Indianapolis homeowners seem to be following a new trend to trade in their quartz and tile countertops for much more durable granite. Dan Marsh, co-owner of A-rated Classic Stone in Carmel, says 75 percent of his countertop installations involve granite, a stone that not only withstands extreme heat but also doubles as a kitchen cutting board because it's nearly impossible to scratch. "As far as durability is concerned, granite far surpasses solid and laminate countertops," he says.
In addition to durability, homeowners select granite for its lasting color and texture, easy maintenance and resistance to bacteria. While Marsh says he favors the stone, he never pushes his clients in one direction or another. Rather, he starts every job with an in-home consultation during which he explains that while granite provides many perks, certain precautions must be observed. For example, without the use of a stain-resistant sealant every three to four months, granite becomes susceptible to stains, he says. Homeowners should also avoid using harsh cleaners that contain acid, bleach and vinegar.
Dave Esslinger, owner of A-rated Granite by Design in Indianapolis, says most homeowners ultimately pick granite over less costly materials after viewing a wide variety of samples that come from countries such as Brazil, India and Argentina. He says he helps customers narrow down their preferences to fit their budgets before visiting one of several granite suppliers in Indianapolis. "A lot of companies send the client to the supplier to pick out the stone by themselves," Esslinger says. "I meet them at the supplier so we can discuss the stone together."
When Angie's List members Tom and Susie Hacker decided to buy an Indianapolis apartment complex and move into one of the units, they hired Esslinger to remodel their kitchen. Susie says they found the granite they ended up using at the first supplier, but Esslinger was patient. "We had been there for about an hour, but I still wasn't quite sure so Dave took me to two other warehouses and we spent most of the day looking around," she says. "He was just wonderful."
Esslinger says he encourages clients such as the Hackers to consider the color, design and cost of granite before investing in the higher-priced material. His clients most often select a simple, single-color stone that costs about $4,000 for a standard-size kitchen installation, but occasionally his customers select more colorful and complex granite from what he calls the "don't ask" price range, which can cost upwards of $20,000 to install.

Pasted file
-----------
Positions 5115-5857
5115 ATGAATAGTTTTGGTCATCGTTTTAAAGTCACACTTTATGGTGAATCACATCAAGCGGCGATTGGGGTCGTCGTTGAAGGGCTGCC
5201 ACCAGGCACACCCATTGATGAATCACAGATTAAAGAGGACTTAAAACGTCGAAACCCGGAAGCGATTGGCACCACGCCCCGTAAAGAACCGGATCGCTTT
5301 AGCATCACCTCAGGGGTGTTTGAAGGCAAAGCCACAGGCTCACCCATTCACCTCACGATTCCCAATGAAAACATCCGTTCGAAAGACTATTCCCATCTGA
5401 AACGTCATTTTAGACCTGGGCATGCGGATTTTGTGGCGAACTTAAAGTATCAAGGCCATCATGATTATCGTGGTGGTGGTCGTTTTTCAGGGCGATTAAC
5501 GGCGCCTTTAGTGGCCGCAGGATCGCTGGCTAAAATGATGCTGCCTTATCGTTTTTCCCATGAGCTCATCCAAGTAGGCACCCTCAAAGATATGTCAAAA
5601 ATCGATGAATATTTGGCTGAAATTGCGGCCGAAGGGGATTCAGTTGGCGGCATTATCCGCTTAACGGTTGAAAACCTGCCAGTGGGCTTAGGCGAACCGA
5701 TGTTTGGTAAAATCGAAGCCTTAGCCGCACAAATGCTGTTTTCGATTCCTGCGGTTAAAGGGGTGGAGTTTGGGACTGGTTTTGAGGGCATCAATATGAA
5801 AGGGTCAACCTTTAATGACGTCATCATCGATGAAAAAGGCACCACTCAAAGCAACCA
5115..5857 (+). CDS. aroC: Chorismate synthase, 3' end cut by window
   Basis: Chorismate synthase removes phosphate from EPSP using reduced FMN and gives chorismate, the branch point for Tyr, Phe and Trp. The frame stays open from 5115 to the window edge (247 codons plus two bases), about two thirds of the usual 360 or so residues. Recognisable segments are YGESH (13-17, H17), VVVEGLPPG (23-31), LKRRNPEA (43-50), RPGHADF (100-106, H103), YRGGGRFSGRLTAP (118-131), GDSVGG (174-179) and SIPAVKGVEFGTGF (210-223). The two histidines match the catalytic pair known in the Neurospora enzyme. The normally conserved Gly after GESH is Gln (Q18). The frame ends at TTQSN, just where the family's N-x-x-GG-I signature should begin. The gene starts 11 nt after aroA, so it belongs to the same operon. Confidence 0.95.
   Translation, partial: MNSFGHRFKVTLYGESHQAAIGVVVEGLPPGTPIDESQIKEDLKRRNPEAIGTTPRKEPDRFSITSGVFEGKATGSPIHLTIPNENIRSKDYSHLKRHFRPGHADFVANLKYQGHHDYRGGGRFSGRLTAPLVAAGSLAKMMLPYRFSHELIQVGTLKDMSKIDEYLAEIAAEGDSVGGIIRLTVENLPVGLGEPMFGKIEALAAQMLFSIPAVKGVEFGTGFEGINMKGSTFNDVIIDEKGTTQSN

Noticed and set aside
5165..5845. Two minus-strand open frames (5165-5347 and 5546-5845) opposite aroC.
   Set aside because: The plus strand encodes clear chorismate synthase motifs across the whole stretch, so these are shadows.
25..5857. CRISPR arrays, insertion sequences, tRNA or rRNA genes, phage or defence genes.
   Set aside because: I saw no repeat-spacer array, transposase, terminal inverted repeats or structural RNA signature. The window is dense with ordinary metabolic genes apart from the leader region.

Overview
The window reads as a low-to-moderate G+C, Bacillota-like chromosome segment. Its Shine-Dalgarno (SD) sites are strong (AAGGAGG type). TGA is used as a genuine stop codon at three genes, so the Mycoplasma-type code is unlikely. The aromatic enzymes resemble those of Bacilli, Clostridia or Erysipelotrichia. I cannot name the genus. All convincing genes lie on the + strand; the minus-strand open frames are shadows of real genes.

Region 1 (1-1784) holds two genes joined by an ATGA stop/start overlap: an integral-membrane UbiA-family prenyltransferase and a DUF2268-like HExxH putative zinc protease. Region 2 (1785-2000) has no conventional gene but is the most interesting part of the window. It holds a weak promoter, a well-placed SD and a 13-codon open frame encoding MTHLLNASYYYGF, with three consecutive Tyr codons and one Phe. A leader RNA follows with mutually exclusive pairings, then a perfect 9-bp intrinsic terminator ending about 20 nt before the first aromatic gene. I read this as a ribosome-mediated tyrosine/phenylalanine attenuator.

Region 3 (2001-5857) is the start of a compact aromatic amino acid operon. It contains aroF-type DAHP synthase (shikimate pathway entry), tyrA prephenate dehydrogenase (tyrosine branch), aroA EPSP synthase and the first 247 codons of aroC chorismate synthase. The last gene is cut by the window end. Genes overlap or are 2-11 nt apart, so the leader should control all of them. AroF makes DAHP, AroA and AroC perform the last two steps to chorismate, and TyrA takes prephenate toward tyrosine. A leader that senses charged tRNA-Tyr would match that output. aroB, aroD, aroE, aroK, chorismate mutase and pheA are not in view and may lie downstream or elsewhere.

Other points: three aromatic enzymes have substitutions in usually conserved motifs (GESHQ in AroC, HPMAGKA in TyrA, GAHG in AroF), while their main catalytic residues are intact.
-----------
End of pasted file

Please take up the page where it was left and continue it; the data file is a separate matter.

In new and remodeled kitchens, contractors suggest accessory options for homeowners. Once they select such items as their sink and faucets, the contractor uses a wet saw with diamond blades to cut the granite accordingly. If homeowners are only replacing their countertops, then contractors draw up a template and do as much of the cutting in the shop as possible. "Consequently, there is less mess in the house and the process takes much less time," Esslinger says.
After a typical two weeks of preparation, the granite is ready for the four-hour installation process. In the shop, employees move the slabs of stone with machines that clamp down on the slab and guide it through the air. On location, though, contractors rely on nothing but teamwork and strength to carry and place stones that weigh between 600 and 1,000 pounds. Maneuvering the massive slabs of granite is the most difficult part of the job, according to Classic Stone's Nick Miller.
After installation, the contractors carefully examine the stone, caulk along the cabinets, coat the granite with a stain-proof impregnating sealer, polish it to a brilliant sheen and present it to the homeowner. "My objective is that when I'm done, my clients get exactly what they want," Esslinger says. "People very rarely expect a contractor to give them more than they paid for. But for me, the intention is not to be the biggest granite company in town, but to be the best.